Joseph Gordon-Levitt on ‘The Tiny Book of Tiny Stories’
by Stephan Lee (Entertainment Weekly)
Inception star Joseph Gordon-Levitt isn’t just a consummate actor-artist himself — he’s inspiring a worldwide community of artists to create together through his online production company hitRECord. The latest spin-off of his collaborative multimedia project is the ingeniously illustrated Tiny Book of Tiny Stories: Volume 1, a print collection of works from the website. The title describes the book pretty accurately: Some of the stories inside are witty, some of them are meaningful, but all are very, very brief.
ENTERTAINMENT WEEKLY: For people who haven’t come into contact with hitRECord yet, explain what it is in your own words.
JOSEPH GORDON-LEVITT: It’s an open, collaborative production company. As much as I love acting, I also like telling stories, making little short films, music, art, writing, etc. Normally when an actor starts a production company, it’s sort of an insular, Hollywood thing, but I wanted to collaborate with all of these artists all over the world who are making beautiful art and don’t necessarily have the connections to work in Hollywood. That’s why we use the Internet and we put these projects that we do online, and anybody can contribute to them. I’m there directing, participating, curating, and editing, and we make things together. “Tiny Stories” is our most popular collaboration that we’ve ever had. It’s really easy to contribute to it. As it says on the back on the book, we had 8,000 contributions that came into this collaboration. From that we edited it down into this tiny book.
How did you narrow all of those submissions down into this book?
Well, it takes a long time. It’s a gradual process. First of all, it’s not just me. There’s a community of almost 70,000 artists that come to our website, and they do a lot of the curating, too. The thing about hitRECord is, it’s collaborative and it’s all about remix, and it’s not so much about ownership, so a lot of the stories and illustrations that you see don’t just come from one person. Someone will write a story, someone will revise that story, and then someone else might draw a picture, and someone else might take one element from that picture and draw another picture. Lots of people come together and are constantly building on each other’s work. So the website sort of tracks all that so you can see which stories and which illustrations are really resonating with the community. They pop out. So I will admit, I certainly did not look at all 8,000 contributions to this collaboration.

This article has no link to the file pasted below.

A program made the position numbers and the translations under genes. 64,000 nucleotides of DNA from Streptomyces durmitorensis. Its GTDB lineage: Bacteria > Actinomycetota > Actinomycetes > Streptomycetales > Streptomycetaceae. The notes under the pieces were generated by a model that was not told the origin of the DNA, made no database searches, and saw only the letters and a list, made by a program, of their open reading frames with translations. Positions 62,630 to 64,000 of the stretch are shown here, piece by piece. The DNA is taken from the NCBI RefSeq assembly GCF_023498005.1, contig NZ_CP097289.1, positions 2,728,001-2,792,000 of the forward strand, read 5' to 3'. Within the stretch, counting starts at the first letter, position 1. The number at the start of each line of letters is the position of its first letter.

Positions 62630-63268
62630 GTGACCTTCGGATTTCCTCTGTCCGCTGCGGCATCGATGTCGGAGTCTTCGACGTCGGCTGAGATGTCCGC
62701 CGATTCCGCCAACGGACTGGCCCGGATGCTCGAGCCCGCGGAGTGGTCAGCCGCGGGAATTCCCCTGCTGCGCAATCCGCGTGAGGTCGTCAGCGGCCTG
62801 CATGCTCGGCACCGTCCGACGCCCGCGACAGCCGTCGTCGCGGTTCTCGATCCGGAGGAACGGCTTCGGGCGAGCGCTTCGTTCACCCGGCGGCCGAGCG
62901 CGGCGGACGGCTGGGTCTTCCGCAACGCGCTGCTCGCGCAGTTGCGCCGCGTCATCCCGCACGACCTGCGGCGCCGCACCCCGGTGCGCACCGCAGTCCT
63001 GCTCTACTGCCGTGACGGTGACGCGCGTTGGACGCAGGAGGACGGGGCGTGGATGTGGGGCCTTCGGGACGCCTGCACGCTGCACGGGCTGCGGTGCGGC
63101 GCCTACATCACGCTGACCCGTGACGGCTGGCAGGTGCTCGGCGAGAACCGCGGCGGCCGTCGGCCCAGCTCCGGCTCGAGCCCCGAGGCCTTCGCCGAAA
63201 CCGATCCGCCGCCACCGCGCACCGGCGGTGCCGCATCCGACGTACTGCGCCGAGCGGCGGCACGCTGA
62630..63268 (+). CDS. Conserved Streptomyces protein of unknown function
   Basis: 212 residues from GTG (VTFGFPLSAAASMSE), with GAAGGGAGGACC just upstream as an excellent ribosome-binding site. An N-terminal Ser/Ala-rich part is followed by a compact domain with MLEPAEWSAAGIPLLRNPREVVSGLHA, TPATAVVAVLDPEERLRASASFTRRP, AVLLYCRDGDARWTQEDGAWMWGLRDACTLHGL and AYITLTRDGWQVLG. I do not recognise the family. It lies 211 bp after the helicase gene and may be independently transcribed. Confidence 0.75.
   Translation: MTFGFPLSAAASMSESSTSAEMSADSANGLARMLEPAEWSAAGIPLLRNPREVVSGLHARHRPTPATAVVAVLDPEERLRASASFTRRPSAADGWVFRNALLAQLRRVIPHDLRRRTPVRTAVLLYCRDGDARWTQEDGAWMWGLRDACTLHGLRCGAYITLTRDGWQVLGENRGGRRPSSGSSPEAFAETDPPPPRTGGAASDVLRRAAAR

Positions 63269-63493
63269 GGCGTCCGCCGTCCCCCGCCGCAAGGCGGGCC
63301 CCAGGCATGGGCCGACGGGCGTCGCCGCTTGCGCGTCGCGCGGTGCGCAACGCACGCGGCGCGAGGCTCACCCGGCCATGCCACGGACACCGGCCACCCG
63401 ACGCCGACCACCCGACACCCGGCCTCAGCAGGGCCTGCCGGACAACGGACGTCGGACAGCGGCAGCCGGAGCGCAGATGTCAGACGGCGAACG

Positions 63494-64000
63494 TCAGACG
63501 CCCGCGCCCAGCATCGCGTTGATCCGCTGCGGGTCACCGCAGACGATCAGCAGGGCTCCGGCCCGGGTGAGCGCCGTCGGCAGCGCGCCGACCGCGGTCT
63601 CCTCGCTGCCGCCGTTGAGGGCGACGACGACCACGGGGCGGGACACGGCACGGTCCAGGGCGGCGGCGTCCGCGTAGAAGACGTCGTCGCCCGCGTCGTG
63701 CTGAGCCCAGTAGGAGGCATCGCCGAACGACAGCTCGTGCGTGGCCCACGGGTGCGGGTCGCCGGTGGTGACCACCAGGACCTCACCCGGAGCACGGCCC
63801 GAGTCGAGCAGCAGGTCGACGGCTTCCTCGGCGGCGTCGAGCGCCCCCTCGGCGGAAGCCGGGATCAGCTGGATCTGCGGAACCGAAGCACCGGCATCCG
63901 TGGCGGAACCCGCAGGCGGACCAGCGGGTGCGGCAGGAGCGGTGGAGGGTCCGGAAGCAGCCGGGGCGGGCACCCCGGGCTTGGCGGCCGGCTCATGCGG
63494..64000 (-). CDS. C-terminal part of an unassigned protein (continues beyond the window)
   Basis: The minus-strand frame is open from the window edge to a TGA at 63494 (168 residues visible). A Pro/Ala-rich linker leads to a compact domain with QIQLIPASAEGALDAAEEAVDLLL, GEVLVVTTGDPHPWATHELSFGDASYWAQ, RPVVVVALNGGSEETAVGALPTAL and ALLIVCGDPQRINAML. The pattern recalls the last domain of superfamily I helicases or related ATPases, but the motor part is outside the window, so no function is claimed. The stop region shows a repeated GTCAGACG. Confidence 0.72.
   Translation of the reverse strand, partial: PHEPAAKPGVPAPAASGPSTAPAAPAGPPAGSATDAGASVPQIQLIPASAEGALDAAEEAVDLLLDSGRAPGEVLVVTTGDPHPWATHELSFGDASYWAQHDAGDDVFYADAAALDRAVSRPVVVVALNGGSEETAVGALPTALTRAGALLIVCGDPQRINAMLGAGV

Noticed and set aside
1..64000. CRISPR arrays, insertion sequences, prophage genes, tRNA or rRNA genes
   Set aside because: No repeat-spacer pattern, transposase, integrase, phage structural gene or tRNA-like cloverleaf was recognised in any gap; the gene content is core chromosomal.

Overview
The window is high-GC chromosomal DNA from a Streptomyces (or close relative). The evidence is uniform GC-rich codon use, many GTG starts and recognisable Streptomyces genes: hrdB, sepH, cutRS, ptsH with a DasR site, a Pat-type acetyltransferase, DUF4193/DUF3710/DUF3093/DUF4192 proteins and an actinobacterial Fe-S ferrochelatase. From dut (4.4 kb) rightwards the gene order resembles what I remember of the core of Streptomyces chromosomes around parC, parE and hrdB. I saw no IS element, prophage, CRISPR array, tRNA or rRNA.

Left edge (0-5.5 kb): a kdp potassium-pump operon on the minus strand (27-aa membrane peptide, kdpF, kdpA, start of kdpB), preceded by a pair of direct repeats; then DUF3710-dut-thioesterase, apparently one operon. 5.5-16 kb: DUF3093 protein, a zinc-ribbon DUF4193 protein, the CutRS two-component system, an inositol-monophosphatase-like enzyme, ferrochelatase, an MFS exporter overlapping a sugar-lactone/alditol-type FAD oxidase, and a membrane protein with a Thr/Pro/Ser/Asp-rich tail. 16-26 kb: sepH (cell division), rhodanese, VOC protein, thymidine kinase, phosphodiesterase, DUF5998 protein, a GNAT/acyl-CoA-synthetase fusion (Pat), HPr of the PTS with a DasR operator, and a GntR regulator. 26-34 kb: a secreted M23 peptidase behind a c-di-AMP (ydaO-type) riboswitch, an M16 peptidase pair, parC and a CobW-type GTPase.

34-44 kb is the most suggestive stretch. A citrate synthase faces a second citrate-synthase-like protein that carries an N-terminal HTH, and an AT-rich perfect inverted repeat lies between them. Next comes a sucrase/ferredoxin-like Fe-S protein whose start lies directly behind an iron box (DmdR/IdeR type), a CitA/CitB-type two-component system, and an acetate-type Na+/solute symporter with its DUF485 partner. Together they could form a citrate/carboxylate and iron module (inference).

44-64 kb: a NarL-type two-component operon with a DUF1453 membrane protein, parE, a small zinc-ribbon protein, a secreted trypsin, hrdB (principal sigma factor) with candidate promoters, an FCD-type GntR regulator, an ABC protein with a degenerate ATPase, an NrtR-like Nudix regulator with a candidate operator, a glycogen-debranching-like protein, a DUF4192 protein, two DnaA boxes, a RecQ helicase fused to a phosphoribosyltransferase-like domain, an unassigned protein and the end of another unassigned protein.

You do give credit where credit’s due.
Yes. And those people do share in the profits of this book.
So you already have this very lively online world going on. What is it about a bound book that adds to the reading and viewing experience?
Look, I love wandering around the Internet and finding things to look at and entertain me, but there’s absolutely no comparison to holding a well-published book in your hands. Call me old-fashioned, but there’s just nothing like it. I’m really proud of the way that we are publishing this book. It’s a beautiful, tactile, physical artifact, and I think there’s something sort of magical about that. I get the biggest kick out of taking these things that started so digitally — they had to be digital because they came from all over the world and we used the Internet to make it — but then it comes together into this tangible, physical relic, and it feels sooooo … official. [Laughs] Well, this is a real book, you know? I love seeing stuff that I’ve made posted online that people can react to, but man, when it’s printed in a hardcover, clothbound book — the cover is this deep beautiful red and the lines that make up the cover illustration are embossed on there and you can feel it with your fingers — there’s nothing like that to me. It really lends a magnitude to the stories.